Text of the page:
these days… Mass produced EV’s are a major breakthrough and further
    refinements will go a long way to addressing the problems you raise.
    Geez, they’ve only been out 1 year! What do you expect?

    When I’ve seen Nissan make the “Zero Emissions” claim it’s always backed
    up with an asterisk that further qualifies, “tailpipe”. Obviously the
    average person is smart enough to understand that the electricity must
    be generated. Here in Canada my Leaf is simply way way more efficient
    than gasoline. Pull up stats till you’re blue in the face and it won’t
    change that fact.

    Are EV’s a perfect solution? Obviously not, at least not now, and you
    seem to the only person claiming that people are selling them as such.
    But if we don’t take the first steps, as imperfect as they may be, we
    will never make overall progress.

    Regarding rare earth metals, the Leaf uses an AC synchronous motor and
    in my research I have found conflicting reports on whether this uses
    rare earths or not. However, the Tesla Roadster uses an induction motor
    which uses zero rare earths. Since China is clamping down on REE
    exports, then shucks, oh well, I guess American made EV’s just might
    have to use induction motors… too bad there aren’t any demonstrated
    examples of powerful EV”s using induction motors to provide guidance…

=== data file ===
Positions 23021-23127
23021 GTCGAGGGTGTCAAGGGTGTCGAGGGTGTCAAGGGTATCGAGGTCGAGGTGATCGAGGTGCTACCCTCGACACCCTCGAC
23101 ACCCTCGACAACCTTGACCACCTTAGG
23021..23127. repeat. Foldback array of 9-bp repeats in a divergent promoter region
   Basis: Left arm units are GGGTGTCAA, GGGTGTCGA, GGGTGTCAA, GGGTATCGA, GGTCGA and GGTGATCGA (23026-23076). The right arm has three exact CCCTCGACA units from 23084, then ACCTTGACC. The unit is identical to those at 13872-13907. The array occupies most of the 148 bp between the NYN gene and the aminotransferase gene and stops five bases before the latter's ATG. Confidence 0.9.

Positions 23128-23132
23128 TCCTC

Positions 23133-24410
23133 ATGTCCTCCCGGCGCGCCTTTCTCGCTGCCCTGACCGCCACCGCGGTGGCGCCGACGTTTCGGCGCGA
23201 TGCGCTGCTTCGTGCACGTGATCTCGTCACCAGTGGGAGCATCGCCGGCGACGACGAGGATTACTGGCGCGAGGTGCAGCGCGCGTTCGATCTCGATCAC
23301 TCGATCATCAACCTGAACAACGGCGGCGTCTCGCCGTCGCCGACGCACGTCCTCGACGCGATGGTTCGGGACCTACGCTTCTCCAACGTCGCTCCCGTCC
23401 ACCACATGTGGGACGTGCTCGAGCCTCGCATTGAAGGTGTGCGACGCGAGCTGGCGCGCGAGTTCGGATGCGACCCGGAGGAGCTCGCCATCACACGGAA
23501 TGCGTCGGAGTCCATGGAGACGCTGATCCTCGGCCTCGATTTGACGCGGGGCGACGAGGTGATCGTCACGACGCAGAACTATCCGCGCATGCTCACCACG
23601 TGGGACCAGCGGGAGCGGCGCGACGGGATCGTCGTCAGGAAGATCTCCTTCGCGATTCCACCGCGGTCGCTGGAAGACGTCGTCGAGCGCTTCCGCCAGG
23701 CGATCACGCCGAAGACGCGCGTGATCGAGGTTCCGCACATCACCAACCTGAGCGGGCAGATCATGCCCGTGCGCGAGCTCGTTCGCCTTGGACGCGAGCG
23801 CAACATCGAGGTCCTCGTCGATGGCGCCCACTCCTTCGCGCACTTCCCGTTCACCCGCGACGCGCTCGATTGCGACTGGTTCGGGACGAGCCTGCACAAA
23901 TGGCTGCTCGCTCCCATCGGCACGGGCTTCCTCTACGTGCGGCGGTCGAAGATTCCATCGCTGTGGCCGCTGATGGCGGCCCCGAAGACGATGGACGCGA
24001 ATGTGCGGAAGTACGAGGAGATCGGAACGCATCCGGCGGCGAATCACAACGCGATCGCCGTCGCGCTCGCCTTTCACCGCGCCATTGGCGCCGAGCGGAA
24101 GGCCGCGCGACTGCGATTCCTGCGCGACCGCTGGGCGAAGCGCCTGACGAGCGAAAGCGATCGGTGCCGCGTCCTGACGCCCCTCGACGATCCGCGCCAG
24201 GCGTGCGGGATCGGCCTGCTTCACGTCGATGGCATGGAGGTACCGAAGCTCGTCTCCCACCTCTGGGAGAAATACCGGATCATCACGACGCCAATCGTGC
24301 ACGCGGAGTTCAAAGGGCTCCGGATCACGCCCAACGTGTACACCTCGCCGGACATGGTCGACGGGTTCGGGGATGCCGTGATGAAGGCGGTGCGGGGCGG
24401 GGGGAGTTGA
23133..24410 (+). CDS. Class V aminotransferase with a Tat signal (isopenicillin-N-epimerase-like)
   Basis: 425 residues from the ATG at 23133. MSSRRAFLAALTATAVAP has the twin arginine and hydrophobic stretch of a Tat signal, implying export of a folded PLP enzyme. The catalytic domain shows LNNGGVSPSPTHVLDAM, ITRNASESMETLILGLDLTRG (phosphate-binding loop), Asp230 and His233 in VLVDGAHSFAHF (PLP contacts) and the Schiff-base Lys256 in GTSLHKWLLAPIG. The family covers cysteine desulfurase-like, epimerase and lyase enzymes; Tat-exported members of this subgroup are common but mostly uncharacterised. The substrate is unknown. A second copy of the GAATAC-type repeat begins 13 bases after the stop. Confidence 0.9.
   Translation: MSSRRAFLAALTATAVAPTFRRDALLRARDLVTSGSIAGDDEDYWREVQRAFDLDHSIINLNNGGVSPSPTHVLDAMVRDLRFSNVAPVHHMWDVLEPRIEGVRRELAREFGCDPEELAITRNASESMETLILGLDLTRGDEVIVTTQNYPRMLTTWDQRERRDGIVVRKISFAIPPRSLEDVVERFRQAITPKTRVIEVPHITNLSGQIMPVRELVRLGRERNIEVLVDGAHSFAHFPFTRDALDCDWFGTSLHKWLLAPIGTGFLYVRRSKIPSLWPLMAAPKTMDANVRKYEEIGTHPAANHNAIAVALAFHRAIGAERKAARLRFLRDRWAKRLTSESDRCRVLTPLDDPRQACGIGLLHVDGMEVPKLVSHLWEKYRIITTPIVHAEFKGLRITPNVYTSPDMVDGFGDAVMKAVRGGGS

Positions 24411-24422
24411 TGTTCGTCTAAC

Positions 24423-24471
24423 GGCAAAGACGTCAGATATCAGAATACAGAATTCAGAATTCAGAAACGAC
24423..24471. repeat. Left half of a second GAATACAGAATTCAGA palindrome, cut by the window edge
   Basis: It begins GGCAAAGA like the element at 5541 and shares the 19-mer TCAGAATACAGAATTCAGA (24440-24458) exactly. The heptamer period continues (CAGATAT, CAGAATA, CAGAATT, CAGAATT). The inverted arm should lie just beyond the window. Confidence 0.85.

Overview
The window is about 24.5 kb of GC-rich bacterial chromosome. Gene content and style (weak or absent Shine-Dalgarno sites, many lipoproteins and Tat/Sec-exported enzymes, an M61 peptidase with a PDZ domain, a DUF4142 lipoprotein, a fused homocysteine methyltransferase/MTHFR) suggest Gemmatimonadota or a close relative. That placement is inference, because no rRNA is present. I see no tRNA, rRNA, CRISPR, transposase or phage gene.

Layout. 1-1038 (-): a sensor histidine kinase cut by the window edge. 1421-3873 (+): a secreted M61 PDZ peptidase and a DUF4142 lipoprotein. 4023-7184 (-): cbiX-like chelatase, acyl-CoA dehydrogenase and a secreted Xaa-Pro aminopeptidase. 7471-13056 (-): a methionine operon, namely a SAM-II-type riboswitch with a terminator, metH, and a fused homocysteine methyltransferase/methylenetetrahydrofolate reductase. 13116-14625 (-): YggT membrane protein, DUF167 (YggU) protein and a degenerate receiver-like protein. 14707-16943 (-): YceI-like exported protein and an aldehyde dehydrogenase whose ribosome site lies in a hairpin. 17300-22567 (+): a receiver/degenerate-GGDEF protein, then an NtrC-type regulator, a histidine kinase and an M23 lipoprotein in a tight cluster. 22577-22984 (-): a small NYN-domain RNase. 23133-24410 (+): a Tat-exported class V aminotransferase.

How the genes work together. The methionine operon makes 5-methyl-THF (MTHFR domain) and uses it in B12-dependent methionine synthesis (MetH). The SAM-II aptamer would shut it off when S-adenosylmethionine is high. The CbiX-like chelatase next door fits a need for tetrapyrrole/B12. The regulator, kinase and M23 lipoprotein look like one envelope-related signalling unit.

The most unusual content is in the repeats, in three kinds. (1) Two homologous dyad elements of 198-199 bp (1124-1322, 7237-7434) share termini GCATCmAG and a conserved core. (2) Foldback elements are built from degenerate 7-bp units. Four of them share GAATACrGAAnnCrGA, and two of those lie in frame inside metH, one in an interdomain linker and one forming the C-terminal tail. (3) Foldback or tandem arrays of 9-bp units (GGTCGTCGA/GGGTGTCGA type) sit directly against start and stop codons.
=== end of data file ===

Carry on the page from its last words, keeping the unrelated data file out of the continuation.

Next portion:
As to running out of lithium, I’ve seen so many reports from all sides
    of this debate … wake me up when there’s a shortage, please. Honestly,
    you could find 20 papers to back any position you wanted to take wrt
    lithium. And sure, lithium may not be sustainable, but it is recyclable.

    Whether solar panels were made in China or not isn’t very important.
    Because they WILL be made more in America in the future as America’s oil
    runs out. They have an energy return of at least 10:1 making the coal
    needed to manufacture them a worthy use of that non renewable resource.

    And I don’t know where you got the idea that EV’s will have a shorter
    lifespan that regular cars — quite the opposite. In 10-15 years you’ll
    just buy a new battery pack and continue on with the same car. The new
    pack will of course last longer and be better. And when oil prices go
    through the roof the EV will hold its value much better, maybe even
    appreciate.

    And so what is your alternative? Relax the restrictive environmental
    regulations holding back America’s domestic oil production? I think
    you’ve spent too much time on Faux News. America is pumping as hard as
    it can, and it just can’t keep up with even half of demand. There are
    very few / virtually no regulations holding it back. The oil simply
    isn’t there.

    • “I always get a kick out of luddites who slam new technology coming to market that isn’t 100% perfect.”

      That’s funny; I always get a kick out of ill informed commenters calling something that’s been around for a century “new technology.”

      I’m not sure why this article, which was written a year and a half ago is suddenly picking up so much traffic, but I guess that means it’s time for a followup.